Information for record number MWA2918:
King's Hill Deserted Medieval Settlement

Summary The site of King's Hill Medieval deserted settlement, 400m south west of Finham Green. A trackway, house platforms and an area of ridge and furrow cultivation are visible as earthworks.
What Is It?  
Type: Deserted Settlement, House Platform, Trackway, Field System, Ridge And Furrow
Period: Medieval (1066 AD - 1539 AD)
Where Is It?  
Parish: Stoneleigh
District: Warwick, Warwickshire
Grid Reference: SP 32 74
(Data represented on this map shows the current selected record as a single point, this is for illustrative purposes only and does not represent an accurate or complete representation of archaeological sites or features)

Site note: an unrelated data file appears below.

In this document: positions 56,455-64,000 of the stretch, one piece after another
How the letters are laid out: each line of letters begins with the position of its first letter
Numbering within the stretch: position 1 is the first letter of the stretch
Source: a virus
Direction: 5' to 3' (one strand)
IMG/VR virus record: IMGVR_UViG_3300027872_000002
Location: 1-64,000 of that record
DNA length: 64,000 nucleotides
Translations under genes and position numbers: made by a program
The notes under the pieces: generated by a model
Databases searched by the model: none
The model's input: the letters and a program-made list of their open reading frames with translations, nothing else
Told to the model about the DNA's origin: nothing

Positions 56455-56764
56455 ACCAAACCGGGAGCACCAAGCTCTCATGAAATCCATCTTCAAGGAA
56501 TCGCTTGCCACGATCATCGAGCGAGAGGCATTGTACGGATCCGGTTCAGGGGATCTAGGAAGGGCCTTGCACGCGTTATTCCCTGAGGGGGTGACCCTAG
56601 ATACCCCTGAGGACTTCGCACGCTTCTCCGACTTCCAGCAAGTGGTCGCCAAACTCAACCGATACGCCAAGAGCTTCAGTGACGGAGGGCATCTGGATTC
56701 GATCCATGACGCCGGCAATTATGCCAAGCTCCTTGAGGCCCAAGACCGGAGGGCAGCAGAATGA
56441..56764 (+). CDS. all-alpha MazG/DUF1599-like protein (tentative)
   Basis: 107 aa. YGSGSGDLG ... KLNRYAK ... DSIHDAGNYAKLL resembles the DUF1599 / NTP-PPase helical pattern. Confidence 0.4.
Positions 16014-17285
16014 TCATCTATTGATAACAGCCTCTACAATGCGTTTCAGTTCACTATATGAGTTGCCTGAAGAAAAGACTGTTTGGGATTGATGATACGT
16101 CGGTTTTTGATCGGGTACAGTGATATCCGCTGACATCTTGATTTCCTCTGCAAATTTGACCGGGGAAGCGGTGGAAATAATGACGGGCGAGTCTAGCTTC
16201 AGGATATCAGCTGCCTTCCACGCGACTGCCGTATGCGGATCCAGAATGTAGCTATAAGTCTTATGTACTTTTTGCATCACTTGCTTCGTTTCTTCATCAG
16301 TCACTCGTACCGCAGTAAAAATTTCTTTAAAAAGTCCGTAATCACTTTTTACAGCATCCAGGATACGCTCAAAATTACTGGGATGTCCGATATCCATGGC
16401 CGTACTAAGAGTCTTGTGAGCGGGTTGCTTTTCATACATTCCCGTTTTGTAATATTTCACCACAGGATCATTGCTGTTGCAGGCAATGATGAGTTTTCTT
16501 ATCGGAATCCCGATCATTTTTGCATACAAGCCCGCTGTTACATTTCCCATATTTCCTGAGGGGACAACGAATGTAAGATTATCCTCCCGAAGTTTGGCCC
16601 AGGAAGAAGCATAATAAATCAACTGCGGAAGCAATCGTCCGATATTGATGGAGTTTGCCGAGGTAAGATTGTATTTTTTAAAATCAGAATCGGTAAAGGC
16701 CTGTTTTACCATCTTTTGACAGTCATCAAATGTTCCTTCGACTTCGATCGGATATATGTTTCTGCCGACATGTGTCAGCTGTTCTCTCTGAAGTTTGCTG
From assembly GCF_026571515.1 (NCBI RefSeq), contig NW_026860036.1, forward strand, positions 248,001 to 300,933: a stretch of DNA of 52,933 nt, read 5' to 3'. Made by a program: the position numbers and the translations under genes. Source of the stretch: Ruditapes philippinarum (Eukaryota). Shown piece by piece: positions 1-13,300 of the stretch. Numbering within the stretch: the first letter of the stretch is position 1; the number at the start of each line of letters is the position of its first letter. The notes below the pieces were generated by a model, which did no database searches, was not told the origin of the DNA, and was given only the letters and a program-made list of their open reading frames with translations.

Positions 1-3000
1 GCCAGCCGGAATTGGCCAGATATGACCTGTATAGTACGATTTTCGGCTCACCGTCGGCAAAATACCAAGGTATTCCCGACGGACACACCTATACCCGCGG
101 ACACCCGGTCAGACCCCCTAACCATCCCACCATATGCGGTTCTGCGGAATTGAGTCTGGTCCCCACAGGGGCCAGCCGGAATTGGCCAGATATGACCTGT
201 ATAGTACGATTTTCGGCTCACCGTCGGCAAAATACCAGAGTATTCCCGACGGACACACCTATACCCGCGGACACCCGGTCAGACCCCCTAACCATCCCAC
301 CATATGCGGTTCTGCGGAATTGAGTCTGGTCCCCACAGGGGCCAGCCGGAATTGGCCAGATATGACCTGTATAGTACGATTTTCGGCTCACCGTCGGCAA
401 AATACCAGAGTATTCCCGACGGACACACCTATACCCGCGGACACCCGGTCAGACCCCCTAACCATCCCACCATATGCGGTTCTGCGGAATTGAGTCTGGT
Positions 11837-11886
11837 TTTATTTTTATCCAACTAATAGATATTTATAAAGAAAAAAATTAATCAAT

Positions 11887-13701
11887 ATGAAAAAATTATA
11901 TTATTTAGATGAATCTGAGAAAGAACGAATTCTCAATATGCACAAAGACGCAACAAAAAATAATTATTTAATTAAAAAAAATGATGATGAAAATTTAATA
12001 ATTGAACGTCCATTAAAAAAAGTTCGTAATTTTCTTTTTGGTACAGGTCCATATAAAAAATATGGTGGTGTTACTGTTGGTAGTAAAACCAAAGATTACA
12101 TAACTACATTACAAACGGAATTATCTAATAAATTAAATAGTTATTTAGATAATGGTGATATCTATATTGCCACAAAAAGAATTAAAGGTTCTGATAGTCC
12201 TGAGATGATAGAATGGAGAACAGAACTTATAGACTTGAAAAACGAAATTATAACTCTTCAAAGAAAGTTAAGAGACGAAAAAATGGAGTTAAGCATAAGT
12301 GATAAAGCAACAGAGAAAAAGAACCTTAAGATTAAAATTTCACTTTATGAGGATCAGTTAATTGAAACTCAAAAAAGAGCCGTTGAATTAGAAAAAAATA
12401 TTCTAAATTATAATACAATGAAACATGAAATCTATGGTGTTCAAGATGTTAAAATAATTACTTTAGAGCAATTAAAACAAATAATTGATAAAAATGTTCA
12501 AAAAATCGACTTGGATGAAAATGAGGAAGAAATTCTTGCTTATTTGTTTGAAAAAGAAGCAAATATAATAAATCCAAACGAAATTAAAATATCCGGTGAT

Level of Protection National - Old SMR PrefRef (Grade: )
Scheduled Monument (Grade: )
Sites & Monuments Record

Source Number  

1 Fieldwork revealed a previously unrecorded deserted Medieval village site which lay immediately West of the Bypass route. House platforms are visible on either side of the present lane. Excavation was carried out on the threatened area of the inner furlong headland, which showed that the furlong had been laid out by a line of posts approximately 9m apart.
2 Hill. A village which was anciently called Hulle or King's Hulle. Location of a grange of Stoneleigh Abbey [MWA5292]. There are now eight houses.
3 A Deserted Medieval village of some six or seven platforms about 0.6m high, with associated ridge and furrow and main and subsidiary trackways. Rough grazing.
7 In 1990 the pasture field to the southwest of the scheduled area was ploughed. Pottery of the 13th, 14th and 15th century and Post Medieval periods was recorded from a small area next to the road. No House platforms are visible here, but the settlement may have extended this far. The southern part of the field is covered by low ridge and furrow. A struck flint and a possible Roman sherd were also recorded.